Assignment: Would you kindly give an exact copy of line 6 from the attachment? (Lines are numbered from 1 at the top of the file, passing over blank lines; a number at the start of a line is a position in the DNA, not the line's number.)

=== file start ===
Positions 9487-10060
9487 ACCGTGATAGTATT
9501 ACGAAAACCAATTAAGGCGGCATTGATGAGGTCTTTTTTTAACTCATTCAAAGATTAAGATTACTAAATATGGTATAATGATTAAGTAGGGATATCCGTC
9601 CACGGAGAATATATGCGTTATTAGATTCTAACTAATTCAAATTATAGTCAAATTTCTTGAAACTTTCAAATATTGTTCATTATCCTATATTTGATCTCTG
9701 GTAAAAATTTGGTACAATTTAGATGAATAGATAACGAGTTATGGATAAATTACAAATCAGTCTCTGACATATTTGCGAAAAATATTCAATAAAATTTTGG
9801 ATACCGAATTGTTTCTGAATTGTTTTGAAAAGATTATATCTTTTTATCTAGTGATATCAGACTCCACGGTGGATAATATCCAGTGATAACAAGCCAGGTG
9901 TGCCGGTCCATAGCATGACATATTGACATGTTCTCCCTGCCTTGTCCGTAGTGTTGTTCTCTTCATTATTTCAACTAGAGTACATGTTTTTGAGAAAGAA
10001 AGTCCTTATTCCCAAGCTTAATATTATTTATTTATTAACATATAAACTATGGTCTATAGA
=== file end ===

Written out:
9801 ATACCGAATTGTTTCTGAATTGTTTTGAAAAGATTATATCTTTTTATCTAGTGATATCAGACTCCACGGTGGATAATATCCAGTGATAACAAGCCAGGTG